Inflammatory Bowel Disease (IBD)
What is inflammatory bowel disease?
Inflammatory bowel disease (IBD) is an umbrella term for a group of conditions, such as ulcerative colitis and Crohn’s disease. These diseases are all characterized by inflammation of the digestive tract. Treatment is needed to manage this disorder as complications have the potential to be life threatening.
What are the symptoms of inflammatory bowel disease?
The location and severity of inflammation impact the symptoms for this disease, causing them to vary from patient to patient. Many people experience periods of active symptoms followed by periods of remission. Diarrhea, fever, fatigue, abdominal pain, cramping, blood in one’s stool, loss of appetite, and unintentional weight loss are all possible symptoms of IBD.
If one experiences these symptoms or a sudden change in bowel habits, it is recommended that they see a doctor. Complications include colon cancer, blood clots, inflammation of the eyes, skin, and joints, and primary sclerosing cholangitis.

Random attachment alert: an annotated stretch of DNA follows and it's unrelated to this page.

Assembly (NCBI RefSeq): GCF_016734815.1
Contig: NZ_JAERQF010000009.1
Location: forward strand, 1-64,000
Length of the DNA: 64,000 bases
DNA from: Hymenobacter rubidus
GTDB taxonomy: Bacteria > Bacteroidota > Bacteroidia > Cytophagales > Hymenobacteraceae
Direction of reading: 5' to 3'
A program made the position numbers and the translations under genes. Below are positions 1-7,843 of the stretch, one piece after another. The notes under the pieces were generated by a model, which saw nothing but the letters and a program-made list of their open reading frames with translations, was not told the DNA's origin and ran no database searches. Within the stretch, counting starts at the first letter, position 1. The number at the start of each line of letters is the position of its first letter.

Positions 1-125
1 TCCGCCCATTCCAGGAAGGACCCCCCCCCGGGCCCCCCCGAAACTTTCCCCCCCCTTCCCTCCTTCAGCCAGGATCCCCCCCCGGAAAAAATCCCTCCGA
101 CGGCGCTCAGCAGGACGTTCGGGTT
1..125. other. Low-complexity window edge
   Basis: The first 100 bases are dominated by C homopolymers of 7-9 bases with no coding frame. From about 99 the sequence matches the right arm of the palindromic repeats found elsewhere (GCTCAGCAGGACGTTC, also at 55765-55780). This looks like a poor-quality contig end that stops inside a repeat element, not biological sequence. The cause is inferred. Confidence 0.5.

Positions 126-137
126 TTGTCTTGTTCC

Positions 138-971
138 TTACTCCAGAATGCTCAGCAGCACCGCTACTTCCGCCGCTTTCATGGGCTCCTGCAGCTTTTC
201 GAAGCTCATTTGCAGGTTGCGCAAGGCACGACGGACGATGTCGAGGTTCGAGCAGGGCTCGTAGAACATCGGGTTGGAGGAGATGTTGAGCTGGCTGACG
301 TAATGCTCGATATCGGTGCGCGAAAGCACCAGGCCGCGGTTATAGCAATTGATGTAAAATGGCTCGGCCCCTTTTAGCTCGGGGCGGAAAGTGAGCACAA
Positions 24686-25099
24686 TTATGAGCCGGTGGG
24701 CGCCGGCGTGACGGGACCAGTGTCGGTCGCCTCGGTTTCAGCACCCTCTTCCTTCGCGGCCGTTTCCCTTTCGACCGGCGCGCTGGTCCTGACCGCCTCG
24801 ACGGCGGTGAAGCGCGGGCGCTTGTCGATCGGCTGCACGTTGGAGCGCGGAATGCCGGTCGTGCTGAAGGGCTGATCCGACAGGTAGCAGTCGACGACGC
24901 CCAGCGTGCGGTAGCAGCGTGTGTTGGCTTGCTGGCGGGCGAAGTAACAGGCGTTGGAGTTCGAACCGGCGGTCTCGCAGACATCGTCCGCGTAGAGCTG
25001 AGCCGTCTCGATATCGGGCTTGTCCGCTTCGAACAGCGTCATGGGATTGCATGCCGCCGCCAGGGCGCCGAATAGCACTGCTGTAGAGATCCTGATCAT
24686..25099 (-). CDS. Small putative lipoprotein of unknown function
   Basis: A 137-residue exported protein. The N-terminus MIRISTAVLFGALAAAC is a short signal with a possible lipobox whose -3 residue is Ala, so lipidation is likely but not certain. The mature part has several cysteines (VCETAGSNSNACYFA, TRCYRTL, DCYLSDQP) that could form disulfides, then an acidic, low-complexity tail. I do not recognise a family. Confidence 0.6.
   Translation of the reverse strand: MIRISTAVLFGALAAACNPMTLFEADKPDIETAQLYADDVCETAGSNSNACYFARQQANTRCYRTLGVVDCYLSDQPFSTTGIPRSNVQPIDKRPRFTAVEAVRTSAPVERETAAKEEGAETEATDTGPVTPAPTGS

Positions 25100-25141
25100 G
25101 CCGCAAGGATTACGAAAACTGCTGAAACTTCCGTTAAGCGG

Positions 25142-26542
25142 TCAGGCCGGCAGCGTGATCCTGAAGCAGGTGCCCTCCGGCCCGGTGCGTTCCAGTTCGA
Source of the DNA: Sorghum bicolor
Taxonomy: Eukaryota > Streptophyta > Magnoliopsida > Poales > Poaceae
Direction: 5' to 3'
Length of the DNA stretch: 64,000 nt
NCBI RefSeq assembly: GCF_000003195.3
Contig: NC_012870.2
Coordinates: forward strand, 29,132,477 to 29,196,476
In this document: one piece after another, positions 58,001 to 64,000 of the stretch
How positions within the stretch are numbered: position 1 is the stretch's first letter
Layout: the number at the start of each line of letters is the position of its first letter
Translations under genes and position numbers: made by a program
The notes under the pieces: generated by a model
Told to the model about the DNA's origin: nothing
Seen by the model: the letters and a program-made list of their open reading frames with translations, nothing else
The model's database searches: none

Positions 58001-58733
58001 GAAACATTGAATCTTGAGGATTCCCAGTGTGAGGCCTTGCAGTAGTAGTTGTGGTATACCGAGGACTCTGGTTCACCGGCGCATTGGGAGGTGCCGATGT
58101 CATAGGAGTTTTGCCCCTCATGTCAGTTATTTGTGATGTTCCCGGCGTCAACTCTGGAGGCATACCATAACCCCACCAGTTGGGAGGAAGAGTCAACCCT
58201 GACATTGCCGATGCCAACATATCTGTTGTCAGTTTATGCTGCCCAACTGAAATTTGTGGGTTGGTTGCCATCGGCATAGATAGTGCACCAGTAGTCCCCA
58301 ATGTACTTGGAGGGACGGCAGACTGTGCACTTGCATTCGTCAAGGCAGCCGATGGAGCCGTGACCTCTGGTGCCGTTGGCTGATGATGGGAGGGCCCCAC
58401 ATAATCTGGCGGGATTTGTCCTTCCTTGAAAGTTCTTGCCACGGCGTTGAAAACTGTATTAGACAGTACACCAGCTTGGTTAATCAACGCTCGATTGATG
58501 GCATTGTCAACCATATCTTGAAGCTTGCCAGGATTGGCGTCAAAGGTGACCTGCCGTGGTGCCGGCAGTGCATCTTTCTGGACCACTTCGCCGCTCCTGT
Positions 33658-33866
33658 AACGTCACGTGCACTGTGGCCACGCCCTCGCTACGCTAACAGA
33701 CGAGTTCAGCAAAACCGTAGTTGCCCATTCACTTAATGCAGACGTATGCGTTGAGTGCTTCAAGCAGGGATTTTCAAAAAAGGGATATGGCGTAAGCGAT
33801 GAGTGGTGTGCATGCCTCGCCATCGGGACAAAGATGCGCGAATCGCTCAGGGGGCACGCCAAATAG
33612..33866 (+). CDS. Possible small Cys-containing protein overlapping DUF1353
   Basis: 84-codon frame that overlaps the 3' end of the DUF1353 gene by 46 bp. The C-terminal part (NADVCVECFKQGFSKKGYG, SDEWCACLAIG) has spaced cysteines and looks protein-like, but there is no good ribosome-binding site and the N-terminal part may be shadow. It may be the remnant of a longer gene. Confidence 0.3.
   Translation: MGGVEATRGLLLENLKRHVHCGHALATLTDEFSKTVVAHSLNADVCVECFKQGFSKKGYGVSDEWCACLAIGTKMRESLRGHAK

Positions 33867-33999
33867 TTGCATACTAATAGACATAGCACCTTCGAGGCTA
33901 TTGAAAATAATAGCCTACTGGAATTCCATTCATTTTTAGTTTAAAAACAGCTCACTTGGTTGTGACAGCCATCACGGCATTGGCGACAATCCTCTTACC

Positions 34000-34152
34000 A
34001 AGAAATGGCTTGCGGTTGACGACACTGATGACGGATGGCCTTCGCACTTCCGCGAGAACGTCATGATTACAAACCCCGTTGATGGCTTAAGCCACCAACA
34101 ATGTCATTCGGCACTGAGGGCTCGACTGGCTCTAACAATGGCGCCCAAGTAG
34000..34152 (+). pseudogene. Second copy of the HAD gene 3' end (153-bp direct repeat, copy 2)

What causes inflammatory bowel disease?
It is suspected that IBD is caused by an immune system malfunction, but the exact cause of the disease is unknown. It is possible that while the immune system tries to fight off bacterial illnesses or viruses, it attacks the cells of the digestive tract as well due to a triggering of an abnormal response.
While the cause itself is unknown, there are factors that are known to lead to or aggravate IBD. They include cigarettes, diet, stress, and nonsteroidal anti-inflammatory medications. Another factor is age, as most people tend to be diagnosed with IBD before they are 30. Race can play a role as well, as white people are more likely to have this disease. If one is of Ashkenazi Jewish descent, they are at an even higher risk. Environmental factors may also lead to or aggravate IBD, as those living in a northern climate or industrialized country are more likely to have inflammatory bowel disease.
How is inflammatory bowel disease diagnosed?
The first step in diagnosing IBD is ruling out other conditions that share similar symptoms. Other tests may be necessary to confirm a diagnosis, like blood tests, imaging tests, and endoscopic procedures.
What are the treatments for inflammatory bowel disease?
Treatment is aimed at reducing the inflammation in the digestive tract. In some cases treatment can lead to both symptom relief and long-term remission. Anti-inflammatory drugs, immune system suppressors, and antibiotics are all common forms of treatment for IBD.
There are also methods used to manage the symptoms of IBD, such as anti-diarrheal medication, pain relievers, iron supplements, calcium supplements, and vitamin D. Nutritional support may also help with some of the symptoms.